This is a chronicle not only his journey, but of the way he felt as each day passed: the boredom, the anxiety and the desperate homesickness. He seems determined to see it through, but the journey is presented throughout as an ordeal rather than an adventure. At times he reflects on how travelling through this wild landscape should have had an air of romance, but he never shows any enthusiasm. He feels hate towards Mexico and the Mexicans; he despises all that he encounters: their culture, their food, the accommodation, the means of travel, the boredom, the vermin, and the unbearable extremes of temperature, both heat and cold. It is all disorder and chaos, nothing works well or runs to plan. Every arrangement involves frustration, every mode of transport danger and fear.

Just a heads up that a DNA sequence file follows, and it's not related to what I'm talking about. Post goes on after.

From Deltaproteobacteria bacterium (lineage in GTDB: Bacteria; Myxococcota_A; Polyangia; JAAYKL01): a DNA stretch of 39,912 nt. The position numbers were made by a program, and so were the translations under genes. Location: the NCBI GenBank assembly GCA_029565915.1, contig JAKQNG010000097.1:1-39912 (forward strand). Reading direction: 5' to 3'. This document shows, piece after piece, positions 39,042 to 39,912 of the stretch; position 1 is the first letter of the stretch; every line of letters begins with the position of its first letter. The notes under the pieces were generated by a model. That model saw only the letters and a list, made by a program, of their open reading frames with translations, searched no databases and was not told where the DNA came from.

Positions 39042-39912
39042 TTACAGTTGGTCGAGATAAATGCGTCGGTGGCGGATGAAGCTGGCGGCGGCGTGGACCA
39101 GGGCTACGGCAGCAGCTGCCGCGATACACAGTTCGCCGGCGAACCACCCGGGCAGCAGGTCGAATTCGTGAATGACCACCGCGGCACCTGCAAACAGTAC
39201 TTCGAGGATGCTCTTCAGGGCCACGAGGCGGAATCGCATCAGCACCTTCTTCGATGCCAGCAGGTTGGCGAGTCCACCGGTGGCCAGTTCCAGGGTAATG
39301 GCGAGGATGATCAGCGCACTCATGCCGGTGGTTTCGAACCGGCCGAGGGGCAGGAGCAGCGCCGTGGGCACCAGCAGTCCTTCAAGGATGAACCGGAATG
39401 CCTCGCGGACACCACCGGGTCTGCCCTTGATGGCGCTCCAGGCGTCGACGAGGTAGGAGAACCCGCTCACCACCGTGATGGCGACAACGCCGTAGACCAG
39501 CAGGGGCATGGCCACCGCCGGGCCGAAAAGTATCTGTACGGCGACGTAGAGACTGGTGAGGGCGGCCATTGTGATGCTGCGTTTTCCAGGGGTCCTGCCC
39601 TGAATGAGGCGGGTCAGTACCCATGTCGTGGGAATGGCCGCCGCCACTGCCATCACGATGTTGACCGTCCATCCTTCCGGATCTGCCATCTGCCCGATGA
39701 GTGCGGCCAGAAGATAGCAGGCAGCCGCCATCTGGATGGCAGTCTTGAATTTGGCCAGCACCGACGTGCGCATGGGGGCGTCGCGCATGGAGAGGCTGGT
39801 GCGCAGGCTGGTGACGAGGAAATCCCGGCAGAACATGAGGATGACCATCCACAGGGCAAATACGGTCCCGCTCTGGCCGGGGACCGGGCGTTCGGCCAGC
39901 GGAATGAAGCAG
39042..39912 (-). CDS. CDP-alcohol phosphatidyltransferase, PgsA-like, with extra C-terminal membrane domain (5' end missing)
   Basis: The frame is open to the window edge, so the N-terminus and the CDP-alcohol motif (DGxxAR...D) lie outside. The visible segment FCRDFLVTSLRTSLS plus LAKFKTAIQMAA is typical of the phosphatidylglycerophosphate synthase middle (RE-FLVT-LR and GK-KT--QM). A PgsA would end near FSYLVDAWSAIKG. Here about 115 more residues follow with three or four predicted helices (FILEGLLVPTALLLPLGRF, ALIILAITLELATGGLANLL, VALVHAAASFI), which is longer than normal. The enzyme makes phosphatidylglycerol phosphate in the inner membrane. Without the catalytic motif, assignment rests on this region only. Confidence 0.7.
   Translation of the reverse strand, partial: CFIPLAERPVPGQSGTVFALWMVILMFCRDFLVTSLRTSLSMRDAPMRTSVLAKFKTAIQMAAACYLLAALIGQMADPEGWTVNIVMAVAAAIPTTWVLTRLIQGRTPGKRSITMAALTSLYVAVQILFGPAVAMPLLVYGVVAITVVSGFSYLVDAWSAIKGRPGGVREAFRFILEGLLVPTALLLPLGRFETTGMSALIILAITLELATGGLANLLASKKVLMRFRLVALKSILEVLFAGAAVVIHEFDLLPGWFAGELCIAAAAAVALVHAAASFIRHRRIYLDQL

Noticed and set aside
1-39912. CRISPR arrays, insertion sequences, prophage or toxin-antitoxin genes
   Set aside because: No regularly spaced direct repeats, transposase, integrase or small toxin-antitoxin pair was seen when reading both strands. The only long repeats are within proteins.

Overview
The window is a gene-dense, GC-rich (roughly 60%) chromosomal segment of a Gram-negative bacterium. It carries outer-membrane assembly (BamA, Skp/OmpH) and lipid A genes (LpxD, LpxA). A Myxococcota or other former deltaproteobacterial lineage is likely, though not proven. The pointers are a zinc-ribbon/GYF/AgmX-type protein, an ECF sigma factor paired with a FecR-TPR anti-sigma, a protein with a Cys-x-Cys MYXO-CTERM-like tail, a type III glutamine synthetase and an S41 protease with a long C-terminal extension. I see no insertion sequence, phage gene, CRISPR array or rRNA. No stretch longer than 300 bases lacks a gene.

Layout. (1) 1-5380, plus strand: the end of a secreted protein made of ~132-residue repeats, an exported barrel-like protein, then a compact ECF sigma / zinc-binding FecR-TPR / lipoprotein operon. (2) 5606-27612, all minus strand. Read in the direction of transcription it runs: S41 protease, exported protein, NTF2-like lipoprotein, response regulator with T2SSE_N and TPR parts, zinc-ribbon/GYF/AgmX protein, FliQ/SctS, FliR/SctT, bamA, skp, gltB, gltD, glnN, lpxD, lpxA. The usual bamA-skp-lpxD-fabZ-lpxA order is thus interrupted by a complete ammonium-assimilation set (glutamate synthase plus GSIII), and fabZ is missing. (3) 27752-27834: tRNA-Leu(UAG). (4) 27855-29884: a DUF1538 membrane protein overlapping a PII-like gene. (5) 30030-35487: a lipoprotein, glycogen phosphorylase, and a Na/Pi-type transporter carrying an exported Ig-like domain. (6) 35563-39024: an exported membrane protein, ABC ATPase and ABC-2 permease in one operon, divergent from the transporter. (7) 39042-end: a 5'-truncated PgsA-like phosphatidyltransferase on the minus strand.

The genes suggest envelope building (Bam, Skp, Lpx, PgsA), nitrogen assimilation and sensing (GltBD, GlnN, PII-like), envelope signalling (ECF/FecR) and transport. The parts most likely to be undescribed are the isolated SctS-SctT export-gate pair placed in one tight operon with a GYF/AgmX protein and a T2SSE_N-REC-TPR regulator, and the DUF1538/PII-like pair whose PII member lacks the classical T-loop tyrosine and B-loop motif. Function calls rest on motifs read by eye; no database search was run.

He begins his story by reminiscing about his childhood, and his unhappy life at the school of which his father was the housemaster, and in a sense portraying the other side of the green baize door as his own private Mexico, peace only coming during moments of unobserved escape. In Mexico it seems to be only when attending mass that he has some experience of the same feeling. The story of his journey is told in sketches and impressions, with a narrative that is a little unclear as it moves between England and Mexico, and the discussions of how he felt, what he had been reading, and what he had dreamt, and never quite filling in the details in any linear sense of what the Mexicans had endured. The story is similar in every town he visits, and the unfamiliar names merge one into the other. Only in Las Casas during Holy Week does he see mass celebrated without concealment, and draws some inspiration from the curious improvised ceremonies of the Catholic Indians